And while that imagery may be a little crude, I also think it’s what makes Philadelphia sports culture so special: for the majority of us, the fan base might as well be our extended family, with the imagery and culture afforded the same dignity as a family crest or photo album. It is an unspoken bond that unites fans wherever they are. Whenever I go out and wear Eagles gear, it does not take long to hear someone yell, “Go Birds!” (as I commonly hear at the grocery store), or flap their arms like wings (as I saw in New Haven), or discuss the team while waiting for a haircut, or get a shout-out over the PA system from a ride operator while being seated in a roller coaster (as my friend received during a recent trip to Six Flags New England). Hell, when I visited Philly in 2016 and sat down at Jim’s with a cheesesteak and a Yuengling, some random dude came over to my table and talked to me for five minutes about the Eagles’ prospects that season, all because I was wearing my Eagles t-shirt. In Philly. Where Eagles fans are everywhere.
Of course, this bond spills over to the players as well. While outsiders deem our treatment of players as fickle and unnecessarily harsh, it all stems from a desire to see the players pour their heart out onto the field (or diamond… or pitch… or court… or ice) because we pour our hearts out following them. If you give it your all, lay your body on the line for the team, but never amount to anything more than a role player or substitute? We will love you forever. If you’re a star player that makes highlight-reel plays but gives up when the going gets tough? Get out. We don’t want you. We don’t care how talented you are. If you’re not giving it everything you have, you don’t deserve to wear a Philadelphia sports uniform.
It’s for this reason why nobody even cares about Alshon Jeffery’s career lows in 2017, since he played the whole damn season on a torn rotator cuff and showed up big when it mattered the most, or why Sean Couturier will forever be in Philly sports lore for playing on a torn MCL in the playoffs, or why Brent Celek will probably be in most Eagles fans’ list of favorite all-time players. One of the best memories (in my opinion) from the 2017 season was during the Broncos game – one that Zach Ertz missed – and Eagles fans at the game went wild when the ancient Celek caught like a 7-yard pass for a first down. Why? Because he fought for it. That is the one mantra underscoring the heartbeat of Philadelphia sports: If you’re not fighting, you’re not playing.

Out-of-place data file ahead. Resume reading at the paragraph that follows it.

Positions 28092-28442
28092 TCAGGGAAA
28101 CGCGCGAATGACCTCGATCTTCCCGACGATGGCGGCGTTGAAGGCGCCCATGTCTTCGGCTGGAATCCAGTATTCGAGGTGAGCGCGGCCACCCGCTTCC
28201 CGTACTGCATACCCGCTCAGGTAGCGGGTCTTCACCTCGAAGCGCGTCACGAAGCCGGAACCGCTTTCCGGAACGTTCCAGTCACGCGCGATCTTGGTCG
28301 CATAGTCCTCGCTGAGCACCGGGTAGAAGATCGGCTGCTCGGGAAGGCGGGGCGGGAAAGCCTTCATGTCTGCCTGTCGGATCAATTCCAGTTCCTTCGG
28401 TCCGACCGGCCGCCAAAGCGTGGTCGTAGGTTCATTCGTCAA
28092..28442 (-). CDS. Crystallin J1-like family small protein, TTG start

You may be asking yourself, why am I writing 1400+ words about Eagles fans on a site full of them? Aside from the easy points scored pandering, I really wanted to thank you. When I chose to start following football (almost entirely because I joined the marching band in school and had no clue what was going on – cue “NERD” gif), I could have really picked any team. I could have picked the Steelers, the 4-time Super Bowl Champions (at the time) that my mom’s entire side of the family followed. Or the Cowboys, my brother’s team. Or the Raiders, who my dad followed religiously. And while I admittedly picked the Eagles because most of my friends were Eagles fans, it’s you that makes them so easy to root for, be crushed by, and celebrate. I never thought I would stumble upon a fanbase that I could identify with so personally, with the tough-as-nails, tell-it-like-it-is, chip-on-our-shoulder attitude and the unbreakable bond that comes with a shared passion.
And the fact that almost everyone else hates us for that? Well, people hate what they don’t understand, so that’s their problem. The fact that we literally couldn’t care less about being liked is just gravy. One of my favorite Eagles fan moments occurred on the Eagles subreddit, when a displaced Chargers fan asked the community why he should switch teams (for a “team-picking bracket”), and the top comment was, “I don’t know who the fuck this guy is and I don’t give a flying fuck what team he roots for.”
In other words, “If you need to ask why you should be an Eagles fan, then you shouldn’t be an Eagles fan.” And if feeling that way makes us a bunch of big ol’ meanies to everyone else, then so be it. After all:
No one likes us,
No one likes us,
No one likes us,
We don’t care.
We’re from Philly,
No one likes us,
We don’t care.
We all we got, we all we need.